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Global Is as Global Does? | The Nation

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Global Is as Global Does?

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If one wants to understand what all the fuss is about as the World Trade Organization holds its ministerial conference, Ethan Kapstein's Sharing the Wealth: Workers and the World Economy, is a good place to start. Unlike many books on globalization that focus on the wonders of electronic technology or the trillions of dollars of goods, services and investments that circle the planet, Sharing the Wealth is concerned with growing inequality. While leaders in government, business and finance cling to the reigning free-market orthodoxy, many workers around the world are on the losing end of economic change. Kapstein's interest is with the "100 million citizens in the industrial countries who are classified as living below the poverty line...the 35 million in these same countries who are unemployed...[and the] 1.3 billion people in the developing world whose income level is under $1 per day."

About the Author

Mark Levinson
Mark Levinson is the chief economist at the Union of Needletrades, Industrial and Textile Employees (UNITE) and the...

Kapstein argues that the inequality and poverty that characterize today's global economy are politically dangerous, economically unproductive and morally bankrupt. Politically dangerous because these trends can provoke a harsh reactionary politics. Economically unproductive because rising levels of inequality result in lower rates of economic growth and threaten a global recession. Morally bankrupt because the global economic system will lose legitimacy if its gains go overwhelmingly to the richest.

It was not always this way. For what Kapstein calls "two golden decades" after World War II, the international system worked reasonably well. In his discussion of the postwar economic order--called the Bretton Woods order after the New Hampshire town where delegates from forty-four countries met in 1944 to establish the governance of the international economy--Kapstein highlights the role played by John Maynard Keynes, who believed that the key to a stable prosperity was to create markets for the unprecedented masses of goods that the new industrial system was able to produce.

The first element in the postwar plan was to channel dollars to Europe to stimulate purchasing power without creating burdensome repayment obligations. The Marshall Plan was one aspect of this policy, but there were others. The International Monetary Fund and the World Bank (its official name, the International Bank for Reconstruction and Development, reflects the World Bank's original postwar mission) were funded to reduce the necessity of austerity in Europe.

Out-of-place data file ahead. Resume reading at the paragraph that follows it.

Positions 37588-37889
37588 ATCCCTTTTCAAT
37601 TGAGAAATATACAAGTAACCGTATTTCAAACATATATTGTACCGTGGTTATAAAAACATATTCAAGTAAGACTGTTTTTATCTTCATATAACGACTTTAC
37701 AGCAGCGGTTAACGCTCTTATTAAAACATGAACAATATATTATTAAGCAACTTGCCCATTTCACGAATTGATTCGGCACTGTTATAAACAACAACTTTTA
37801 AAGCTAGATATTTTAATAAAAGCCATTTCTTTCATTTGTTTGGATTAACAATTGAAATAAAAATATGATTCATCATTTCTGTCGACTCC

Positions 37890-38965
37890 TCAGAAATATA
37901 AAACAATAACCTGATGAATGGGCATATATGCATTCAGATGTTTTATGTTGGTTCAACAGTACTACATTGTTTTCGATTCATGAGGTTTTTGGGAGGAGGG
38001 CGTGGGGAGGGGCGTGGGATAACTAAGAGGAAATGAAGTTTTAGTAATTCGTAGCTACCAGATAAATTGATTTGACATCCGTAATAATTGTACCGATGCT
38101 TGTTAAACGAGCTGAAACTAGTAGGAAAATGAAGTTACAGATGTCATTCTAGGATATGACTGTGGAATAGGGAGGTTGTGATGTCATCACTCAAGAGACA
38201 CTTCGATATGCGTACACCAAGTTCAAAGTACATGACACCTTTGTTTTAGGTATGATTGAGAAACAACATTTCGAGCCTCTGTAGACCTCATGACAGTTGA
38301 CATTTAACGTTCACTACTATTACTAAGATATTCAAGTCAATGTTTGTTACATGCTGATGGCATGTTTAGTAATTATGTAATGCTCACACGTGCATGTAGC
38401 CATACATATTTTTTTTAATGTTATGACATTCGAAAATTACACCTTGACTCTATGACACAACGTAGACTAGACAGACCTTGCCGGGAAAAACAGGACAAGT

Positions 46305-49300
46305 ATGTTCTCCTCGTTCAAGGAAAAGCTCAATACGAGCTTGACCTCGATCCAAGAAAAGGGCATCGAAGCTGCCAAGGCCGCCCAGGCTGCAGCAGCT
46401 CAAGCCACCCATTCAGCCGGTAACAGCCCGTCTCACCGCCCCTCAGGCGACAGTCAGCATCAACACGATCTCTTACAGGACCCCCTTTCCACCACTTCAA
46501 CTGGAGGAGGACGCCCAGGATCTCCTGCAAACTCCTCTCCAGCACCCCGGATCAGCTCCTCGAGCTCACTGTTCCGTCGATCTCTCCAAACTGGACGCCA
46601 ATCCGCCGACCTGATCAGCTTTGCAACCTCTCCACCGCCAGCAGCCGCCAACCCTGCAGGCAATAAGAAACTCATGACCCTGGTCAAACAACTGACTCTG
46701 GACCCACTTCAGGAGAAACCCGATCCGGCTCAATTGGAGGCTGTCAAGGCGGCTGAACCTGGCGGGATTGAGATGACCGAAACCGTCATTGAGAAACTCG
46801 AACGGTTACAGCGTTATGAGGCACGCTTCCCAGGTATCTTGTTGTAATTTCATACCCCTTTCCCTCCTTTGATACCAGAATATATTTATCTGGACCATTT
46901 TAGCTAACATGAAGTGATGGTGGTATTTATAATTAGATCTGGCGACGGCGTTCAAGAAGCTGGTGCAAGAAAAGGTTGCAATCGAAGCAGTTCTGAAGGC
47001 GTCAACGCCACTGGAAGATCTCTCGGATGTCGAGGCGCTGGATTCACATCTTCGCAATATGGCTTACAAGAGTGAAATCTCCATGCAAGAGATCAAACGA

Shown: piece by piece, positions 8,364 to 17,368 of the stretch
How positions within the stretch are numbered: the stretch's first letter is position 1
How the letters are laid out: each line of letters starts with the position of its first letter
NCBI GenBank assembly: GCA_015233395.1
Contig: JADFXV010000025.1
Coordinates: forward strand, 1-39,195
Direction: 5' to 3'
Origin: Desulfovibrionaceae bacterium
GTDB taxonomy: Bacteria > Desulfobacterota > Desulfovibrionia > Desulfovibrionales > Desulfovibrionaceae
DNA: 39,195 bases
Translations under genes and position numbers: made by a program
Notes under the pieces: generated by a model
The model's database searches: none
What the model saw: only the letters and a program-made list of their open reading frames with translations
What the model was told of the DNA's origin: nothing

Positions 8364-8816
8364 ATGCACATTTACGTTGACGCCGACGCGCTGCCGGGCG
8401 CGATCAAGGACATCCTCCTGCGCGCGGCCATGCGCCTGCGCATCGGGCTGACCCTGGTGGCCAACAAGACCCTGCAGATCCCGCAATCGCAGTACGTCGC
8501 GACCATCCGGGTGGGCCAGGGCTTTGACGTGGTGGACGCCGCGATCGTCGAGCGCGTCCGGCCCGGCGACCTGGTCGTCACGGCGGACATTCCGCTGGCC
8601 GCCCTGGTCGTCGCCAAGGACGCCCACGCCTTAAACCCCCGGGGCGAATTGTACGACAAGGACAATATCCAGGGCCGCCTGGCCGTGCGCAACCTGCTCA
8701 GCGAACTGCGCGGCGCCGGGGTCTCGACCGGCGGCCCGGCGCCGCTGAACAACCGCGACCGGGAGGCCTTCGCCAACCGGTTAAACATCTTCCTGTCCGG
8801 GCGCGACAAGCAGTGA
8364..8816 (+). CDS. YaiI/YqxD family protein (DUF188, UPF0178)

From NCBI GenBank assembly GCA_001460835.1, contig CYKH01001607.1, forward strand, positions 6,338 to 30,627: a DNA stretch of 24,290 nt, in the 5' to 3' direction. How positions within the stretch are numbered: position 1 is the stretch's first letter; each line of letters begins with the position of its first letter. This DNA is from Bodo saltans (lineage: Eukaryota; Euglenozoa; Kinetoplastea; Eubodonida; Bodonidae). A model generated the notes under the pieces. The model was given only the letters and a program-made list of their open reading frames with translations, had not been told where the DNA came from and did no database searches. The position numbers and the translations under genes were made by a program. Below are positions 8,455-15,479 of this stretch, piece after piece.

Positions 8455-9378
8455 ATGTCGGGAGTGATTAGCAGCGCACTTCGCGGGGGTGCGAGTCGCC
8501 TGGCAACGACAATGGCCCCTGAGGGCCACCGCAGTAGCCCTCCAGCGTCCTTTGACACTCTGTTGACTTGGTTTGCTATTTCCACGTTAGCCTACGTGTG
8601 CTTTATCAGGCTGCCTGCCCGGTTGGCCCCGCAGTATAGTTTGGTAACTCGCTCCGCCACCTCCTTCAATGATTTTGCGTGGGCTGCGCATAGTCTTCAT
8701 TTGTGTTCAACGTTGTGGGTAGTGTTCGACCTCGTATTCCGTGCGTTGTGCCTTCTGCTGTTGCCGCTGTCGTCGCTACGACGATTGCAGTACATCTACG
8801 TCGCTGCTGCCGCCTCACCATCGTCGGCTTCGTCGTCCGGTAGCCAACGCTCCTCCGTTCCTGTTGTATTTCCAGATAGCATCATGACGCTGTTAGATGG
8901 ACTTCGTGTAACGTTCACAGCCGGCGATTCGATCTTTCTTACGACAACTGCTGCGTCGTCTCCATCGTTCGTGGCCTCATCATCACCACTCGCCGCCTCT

The second element was composed of two factors that today we often forget were once considered complementary: full employment and free trade. With full employment in the major trading countries, the political pressure for protection would be low. At the same time, the competitive stimulus of free trade would offset inflationary tendencies of full-employment policies.

Infusions of dollars primed the pump of the international economy in the same way that stimulative policies helped national economies recover from the Depression. The competitive pressures and comparative advantage of international trade kept prices low, while the combination of high wages at full employment and international competition induced employers to improve productivity. The tight labor market enabled workers to press successfully for their due proportion of the benefits of enhanced productivity, creating new purchasing power and stimulating the circle of growth once again. Output, productivity, purchasing power and investment all rose.

And if the system didn't work quite as smoothly as the preceding paragraph suggests, these policies, at least in the United States and Europe, led to an unprecedented era of high employment, rising living standards, economic growth and improved productivity--without excessive inflation. Since the world shifted away from the Keynesian perspective of Bretton Woods in the early seventies we have had less growth, more unemployment and more inflation.

Although heavily influenced by Keynes, the Bretton Woods system was the product of international relations, not a Cambridge seminar. The major factor shaping the postwar world was the overwhelming economic supremacy of the United States. The American policy-makers of the forties sought to combine Keynesian ideas with policies designed to advance traditional American interests.

One of the shortcomings of the Bretton Woods system was the failure to give labor a voice in determining the policies of the international institutions. Kapstein describes how the participants at Bretton Woods had sought to establish an International Trade Organization alongside the World Bank and IMF. The ITO was to be concerned with the relationship between trade and labor. In 1946, according to Kapstein, "the United States and its allies were pursuing a 'two-track' trade policy at this time. On a separate track, negotiators were working on the General Agreement on Tariffs and Trade, whose simple purpose was to achieve multilateral agreement on trade-barrier reductions. This was meant to be a temporary instrument, and upon its establishment, the ITO would subsume the GATT's functions, as well as tackle the broader issue of trade and employment."